Manchester City announce huge net loss of £126MILLION amid the coronavirus pandemic as club revenue falls 11%… but Premier League leaders expect to record a profit for next season despite a summer of spending
Manchester City have posted losses of £126m – with the effects of the Covid-19 pandemic being felt at the Premier League leaders.
Officials say they are confident that the club will return to profitability next year and say their business ‘remains fundamentally strong’.
City were hit by a loss of revenue from Champions League, Premier League and FA Cup matches, which took place after the June 30 deadline thanks to the paused season.
Manchester City posted losses of £126m – with the effects of the Covid-19 pandemic being felt
They also sold Leroy Sane on July 1, which would have knocked around £50m from the losses.
Revenue for 2019-20 was down 11 per cent to £478.4m, with the club pointing out all ticket and stadium-related sales ceased, with refunds handed out to season card holders and broadcast revenues reduced.
‘We have a business that is fundamentally strong, with committed shareholders and with significant assets, built carefully over a decade and upon more than a century of history,’ said Chairman Khaldoon Al Mubarak.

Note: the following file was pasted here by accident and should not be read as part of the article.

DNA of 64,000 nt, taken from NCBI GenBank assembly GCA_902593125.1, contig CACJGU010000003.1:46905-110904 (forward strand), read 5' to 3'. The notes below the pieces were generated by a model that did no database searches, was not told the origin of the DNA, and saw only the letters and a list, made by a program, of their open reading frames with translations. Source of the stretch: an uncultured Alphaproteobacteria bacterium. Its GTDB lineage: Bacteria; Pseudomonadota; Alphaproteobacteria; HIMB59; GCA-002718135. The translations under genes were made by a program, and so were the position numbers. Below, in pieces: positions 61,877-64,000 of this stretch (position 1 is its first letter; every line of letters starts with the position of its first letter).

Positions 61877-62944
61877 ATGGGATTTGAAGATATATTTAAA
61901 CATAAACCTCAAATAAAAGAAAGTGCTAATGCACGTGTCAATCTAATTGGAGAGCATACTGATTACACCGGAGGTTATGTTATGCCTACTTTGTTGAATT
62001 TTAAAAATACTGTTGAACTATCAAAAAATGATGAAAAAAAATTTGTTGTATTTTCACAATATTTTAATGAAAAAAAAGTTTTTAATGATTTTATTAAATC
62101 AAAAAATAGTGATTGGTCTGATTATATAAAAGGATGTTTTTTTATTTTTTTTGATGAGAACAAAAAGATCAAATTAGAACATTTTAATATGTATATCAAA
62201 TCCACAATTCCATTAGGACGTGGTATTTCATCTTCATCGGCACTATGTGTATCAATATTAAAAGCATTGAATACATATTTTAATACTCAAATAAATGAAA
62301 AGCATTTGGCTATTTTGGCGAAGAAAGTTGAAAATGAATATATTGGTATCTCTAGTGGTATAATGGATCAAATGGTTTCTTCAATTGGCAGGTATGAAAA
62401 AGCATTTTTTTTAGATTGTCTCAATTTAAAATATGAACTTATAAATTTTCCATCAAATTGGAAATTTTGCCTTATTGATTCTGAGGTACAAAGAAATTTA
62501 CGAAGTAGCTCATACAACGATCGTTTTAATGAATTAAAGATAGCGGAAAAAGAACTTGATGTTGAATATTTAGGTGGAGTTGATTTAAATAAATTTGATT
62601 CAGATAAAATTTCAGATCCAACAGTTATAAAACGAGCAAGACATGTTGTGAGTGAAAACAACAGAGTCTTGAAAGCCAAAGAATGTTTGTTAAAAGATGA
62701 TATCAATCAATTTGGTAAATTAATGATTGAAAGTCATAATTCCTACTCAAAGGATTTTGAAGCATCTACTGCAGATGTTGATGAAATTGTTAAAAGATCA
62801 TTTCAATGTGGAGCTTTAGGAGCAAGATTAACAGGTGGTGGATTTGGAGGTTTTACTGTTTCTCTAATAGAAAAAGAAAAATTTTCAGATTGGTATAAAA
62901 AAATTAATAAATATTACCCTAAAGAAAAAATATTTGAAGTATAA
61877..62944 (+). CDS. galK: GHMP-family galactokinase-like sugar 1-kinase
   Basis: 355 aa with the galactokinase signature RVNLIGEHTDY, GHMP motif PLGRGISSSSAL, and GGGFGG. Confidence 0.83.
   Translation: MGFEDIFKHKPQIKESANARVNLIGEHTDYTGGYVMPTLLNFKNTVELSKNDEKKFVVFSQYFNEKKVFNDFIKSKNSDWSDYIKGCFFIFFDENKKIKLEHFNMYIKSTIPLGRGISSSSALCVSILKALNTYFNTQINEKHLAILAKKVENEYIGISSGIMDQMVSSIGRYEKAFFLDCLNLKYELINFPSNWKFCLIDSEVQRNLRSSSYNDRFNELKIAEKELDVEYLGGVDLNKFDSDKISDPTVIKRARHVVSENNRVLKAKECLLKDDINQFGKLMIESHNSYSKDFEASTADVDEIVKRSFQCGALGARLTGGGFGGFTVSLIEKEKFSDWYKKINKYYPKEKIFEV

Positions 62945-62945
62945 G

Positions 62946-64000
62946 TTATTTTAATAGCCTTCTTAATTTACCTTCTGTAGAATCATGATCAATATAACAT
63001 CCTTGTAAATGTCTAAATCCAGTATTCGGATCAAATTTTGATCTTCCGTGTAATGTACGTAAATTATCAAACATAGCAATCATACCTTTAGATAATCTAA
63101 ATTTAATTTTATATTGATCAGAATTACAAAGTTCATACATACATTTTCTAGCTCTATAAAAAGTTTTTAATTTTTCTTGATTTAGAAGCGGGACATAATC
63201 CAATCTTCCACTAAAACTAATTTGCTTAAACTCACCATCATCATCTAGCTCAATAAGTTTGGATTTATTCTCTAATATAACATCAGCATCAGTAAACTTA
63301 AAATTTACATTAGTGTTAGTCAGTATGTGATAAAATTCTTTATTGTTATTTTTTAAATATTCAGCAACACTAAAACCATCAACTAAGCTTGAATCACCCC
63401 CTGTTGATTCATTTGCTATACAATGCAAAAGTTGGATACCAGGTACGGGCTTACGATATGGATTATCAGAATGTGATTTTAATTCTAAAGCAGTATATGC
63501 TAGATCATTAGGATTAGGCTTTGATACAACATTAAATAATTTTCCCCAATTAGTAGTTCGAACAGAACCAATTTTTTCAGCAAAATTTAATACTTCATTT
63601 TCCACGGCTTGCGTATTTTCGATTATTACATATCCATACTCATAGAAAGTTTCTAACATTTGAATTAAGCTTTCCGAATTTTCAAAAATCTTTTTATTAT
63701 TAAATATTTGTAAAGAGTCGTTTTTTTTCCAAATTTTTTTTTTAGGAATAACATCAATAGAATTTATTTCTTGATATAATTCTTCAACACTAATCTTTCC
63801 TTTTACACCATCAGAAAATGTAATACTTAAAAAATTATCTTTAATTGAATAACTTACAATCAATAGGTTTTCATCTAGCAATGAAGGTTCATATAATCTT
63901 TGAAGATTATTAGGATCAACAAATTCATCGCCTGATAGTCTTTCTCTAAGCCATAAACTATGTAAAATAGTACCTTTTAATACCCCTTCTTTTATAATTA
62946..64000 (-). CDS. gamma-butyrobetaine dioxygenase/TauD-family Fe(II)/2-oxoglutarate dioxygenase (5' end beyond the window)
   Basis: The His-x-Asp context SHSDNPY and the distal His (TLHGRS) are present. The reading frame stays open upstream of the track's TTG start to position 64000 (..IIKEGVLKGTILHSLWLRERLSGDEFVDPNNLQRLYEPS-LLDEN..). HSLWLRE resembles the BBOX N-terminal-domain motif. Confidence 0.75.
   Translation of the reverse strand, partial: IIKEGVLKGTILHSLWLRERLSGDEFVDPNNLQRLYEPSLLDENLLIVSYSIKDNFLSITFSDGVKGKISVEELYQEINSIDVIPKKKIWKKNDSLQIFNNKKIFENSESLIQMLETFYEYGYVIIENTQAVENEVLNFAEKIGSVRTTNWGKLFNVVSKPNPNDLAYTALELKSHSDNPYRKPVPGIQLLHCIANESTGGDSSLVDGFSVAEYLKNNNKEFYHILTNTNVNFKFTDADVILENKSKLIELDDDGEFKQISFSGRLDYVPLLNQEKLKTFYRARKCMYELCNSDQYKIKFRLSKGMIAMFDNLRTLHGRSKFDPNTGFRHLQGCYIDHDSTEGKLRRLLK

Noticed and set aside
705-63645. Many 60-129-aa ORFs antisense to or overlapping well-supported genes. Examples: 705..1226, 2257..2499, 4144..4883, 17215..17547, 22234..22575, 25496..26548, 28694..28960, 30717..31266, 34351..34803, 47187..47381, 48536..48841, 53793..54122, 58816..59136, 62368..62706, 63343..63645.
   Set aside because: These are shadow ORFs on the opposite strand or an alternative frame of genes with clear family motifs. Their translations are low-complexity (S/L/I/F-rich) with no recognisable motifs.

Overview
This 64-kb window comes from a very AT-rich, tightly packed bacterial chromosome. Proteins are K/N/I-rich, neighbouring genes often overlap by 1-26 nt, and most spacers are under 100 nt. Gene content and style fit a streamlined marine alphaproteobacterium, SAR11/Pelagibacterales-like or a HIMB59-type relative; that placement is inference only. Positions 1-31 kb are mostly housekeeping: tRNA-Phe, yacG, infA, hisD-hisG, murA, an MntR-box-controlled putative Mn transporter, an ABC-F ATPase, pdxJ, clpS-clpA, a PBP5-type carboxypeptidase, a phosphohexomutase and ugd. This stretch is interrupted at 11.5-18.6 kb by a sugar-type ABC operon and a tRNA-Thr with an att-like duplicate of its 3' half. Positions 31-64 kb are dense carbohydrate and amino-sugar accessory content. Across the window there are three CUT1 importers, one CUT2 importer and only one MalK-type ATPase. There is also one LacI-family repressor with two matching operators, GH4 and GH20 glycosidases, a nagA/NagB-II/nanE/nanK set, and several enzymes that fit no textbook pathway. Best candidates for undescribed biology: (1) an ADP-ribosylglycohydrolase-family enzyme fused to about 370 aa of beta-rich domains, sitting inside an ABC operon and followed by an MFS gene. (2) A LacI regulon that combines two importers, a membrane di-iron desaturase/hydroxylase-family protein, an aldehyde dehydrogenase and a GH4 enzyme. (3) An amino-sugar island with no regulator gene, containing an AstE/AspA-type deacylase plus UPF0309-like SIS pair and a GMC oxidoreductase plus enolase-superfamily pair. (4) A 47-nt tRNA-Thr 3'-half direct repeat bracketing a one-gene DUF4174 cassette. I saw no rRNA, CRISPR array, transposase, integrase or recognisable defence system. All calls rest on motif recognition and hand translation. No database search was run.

‘Our long-term approach has meant that we are now not wholly dependent on income streams that have been most vulnerable to the ongoing impact of Covid-19,’ he added.
CEO Ferran Soriano says ‘a better financial picture of the Covid years’ will emerge later on
CEO Ferran Soriano said: ‘Clearly, the 2019-20 accounts in isolation are not the best representation of the reality of the season with delayed player trading and numerous games being played after 30th June 2020, the revenues from which will be accounted in the 2020-21 period.
A better financial picture of the Covid years will be provided at the end of the 2020-21 season, when the two seasons are combined and normalised.’
Last month, Premier League chief executive Richard Masters said clubs would lose £2bn this season thanks to the pandemic.